Healthy, quality sleep typically results in a continual night of sleep and the sense of feeling refreshed and alert when awoken. The duration of sleep is usually six to nine hours, with adults sleeping an average of 7.5 hours each day.
An adult’s 24-hour cycle is divided into 16 hours of wakefulness and eight hours of sleep. The on-going 24-hour circadian rhythms run parallel to the homeostasis process, also known as process “S”. The “S” process corresponds to sleep pressures that individuals accumulate during the wakefulness period before being able to fall asleep. With increasing sleep pressures, sleep is proportionately larger and deeper in the following recovery periods.
Sleep arousals are normal brief interruptions to sleep. While it is normal to experience some sleep arousals, when they become too frequent or long, healthy individuals may see detriment to their wakefulness in only a few days. Normally, it should take about ten to 15 minutes to fall asleep after going to bed. If you are asleep in less than five minutes, this could be a sign of excessive sleepiness.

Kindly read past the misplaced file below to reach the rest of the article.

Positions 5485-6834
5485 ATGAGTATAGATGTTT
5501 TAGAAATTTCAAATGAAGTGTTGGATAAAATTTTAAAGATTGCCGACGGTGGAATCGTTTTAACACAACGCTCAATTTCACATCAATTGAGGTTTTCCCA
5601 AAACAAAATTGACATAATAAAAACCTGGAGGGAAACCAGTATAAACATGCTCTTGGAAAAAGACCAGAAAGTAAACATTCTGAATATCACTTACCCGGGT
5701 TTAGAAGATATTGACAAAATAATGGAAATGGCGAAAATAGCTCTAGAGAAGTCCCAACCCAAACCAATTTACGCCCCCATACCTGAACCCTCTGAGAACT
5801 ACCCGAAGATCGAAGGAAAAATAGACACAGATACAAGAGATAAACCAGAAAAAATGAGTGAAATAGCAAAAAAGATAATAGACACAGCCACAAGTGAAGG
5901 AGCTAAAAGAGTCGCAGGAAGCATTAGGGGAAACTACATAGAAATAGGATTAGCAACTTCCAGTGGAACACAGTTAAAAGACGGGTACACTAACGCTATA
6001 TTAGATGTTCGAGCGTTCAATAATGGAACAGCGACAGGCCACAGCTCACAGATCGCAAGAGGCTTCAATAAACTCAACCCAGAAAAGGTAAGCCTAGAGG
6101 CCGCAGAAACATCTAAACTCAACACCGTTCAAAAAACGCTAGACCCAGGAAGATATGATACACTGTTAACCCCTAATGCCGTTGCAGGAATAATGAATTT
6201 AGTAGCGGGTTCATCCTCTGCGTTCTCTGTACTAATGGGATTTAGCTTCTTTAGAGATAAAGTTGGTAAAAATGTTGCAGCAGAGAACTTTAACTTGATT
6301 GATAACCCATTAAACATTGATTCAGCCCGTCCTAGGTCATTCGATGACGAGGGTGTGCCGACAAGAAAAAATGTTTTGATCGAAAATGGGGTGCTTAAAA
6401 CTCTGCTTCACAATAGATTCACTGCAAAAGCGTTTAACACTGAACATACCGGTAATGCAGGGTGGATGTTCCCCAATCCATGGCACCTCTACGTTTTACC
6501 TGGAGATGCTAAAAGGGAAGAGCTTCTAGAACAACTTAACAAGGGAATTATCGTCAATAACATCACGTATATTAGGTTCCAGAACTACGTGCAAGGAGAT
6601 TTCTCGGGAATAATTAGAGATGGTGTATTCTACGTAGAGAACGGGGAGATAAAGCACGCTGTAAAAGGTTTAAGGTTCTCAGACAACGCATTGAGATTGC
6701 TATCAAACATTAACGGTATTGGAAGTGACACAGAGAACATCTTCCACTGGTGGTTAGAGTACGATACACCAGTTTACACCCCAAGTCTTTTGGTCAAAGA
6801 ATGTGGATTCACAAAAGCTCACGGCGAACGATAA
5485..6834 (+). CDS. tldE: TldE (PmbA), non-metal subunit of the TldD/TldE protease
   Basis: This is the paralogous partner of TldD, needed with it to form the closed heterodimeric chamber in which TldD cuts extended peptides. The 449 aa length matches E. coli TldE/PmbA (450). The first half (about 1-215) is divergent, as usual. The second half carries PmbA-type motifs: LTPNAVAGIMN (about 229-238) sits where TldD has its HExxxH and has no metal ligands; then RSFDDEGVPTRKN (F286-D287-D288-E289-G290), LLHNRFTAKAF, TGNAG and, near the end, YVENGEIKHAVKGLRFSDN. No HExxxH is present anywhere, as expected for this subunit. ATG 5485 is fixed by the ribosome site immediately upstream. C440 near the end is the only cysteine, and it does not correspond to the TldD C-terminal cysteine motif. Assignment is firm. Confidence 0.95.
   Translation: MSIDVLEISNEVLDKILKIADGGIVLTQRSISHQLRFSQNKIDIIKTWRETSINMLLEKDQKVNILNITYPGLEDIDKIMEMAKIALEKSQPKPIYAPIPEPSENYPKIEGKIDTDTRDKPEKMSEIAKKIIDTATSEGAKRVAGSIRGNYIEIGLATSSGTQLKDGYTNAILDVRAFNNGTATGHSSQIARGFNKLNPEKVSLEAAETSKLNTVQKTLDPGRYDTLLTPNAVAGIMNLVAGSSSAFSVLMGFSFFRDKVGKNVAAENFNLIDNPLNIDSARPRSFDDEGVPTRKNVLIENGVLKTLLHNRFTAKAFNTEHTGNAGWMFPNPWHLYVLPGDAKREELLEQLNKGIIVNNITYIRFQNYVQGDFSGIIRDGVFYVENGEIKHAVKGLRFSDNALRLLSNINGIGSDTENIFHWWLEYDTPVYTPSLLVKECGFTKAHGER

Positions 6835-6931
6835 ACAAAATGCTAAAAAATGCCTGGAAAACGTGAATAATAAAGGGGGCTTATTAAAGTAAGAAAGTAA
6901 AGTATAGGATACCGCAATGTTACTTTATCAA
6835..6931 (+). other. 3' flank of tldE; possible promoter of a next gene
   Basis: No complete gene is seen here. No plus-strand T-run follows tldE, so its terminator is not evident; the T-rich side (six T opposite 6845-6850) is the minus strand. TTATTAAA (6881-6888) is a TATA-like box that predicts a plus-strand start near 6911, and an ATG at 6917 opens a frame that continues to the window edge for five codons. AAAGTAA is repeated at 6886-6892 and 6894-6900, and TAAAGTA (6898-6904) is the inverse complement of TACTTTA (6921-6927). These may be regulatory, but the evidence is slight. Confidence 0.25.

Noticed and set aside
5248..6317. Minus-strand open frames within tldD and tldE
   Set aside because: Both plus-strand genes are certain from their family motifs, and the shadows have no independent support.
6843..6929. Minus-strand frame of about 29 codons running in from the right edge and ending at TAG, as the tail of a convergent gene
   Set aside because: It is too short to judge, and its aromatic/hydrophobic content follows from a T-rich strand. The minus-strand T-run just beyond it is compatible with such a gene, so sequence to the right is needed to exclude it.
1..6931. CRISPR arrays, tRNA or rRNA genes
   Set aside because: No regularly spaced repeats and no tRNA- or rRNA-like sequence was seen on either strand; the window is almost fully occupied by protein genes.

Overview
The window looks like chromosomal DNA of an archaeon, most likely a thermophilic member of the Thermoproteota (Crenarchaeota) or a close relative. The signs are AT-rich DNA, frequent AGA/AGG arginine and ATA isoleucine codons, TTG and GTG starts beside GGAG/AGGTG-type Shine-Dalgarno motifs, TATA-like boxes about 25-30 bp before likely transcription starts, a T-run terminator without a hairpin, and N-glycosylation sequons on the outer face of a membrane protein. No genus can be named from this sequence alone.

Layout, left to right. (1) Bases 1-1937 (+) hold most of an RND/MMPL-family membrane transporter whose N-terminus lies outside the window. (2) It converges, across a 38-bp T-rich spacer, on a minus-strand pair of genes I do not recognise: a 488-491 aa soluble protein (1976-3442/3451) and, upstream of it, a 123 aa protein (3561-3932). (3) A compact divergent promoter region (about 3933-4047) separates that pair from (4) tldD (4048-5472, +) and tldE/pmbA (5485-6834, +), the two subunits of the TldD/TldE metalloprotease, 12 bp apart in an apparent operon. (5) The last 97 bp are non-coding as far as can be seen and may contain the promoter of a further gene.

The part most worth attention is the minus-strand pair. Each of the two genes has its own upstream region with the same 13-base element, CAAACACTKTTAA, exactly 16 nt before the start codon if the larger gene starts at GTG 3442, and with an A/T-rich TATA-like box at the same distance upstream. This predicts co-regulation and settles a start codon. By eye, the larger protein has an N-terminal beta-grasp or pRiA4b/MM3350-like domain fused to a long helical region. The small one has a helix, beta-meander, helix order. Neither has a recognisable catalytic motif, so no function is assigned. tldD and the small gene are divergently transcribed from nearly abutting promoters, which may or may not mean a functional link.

Sleep arousals can be viewed as the body’s attempt to prepare the sleeping individual, in a low-vigilance state, to react to potential risk (a “fight or flight” state). Sleep apnea and hypopnea are respiratory distress-like events that trigger sleep arousal.
Sleep deprivation is most commonly characterized by a lack of sleep due to insufficient sleep duration. Sleep deprivation may also be caused by a lost sleep segment due to environmental factors, including noise. Both sleep deprivations and lengthy sleep durations have been associated with a higher risk of disease, even death.
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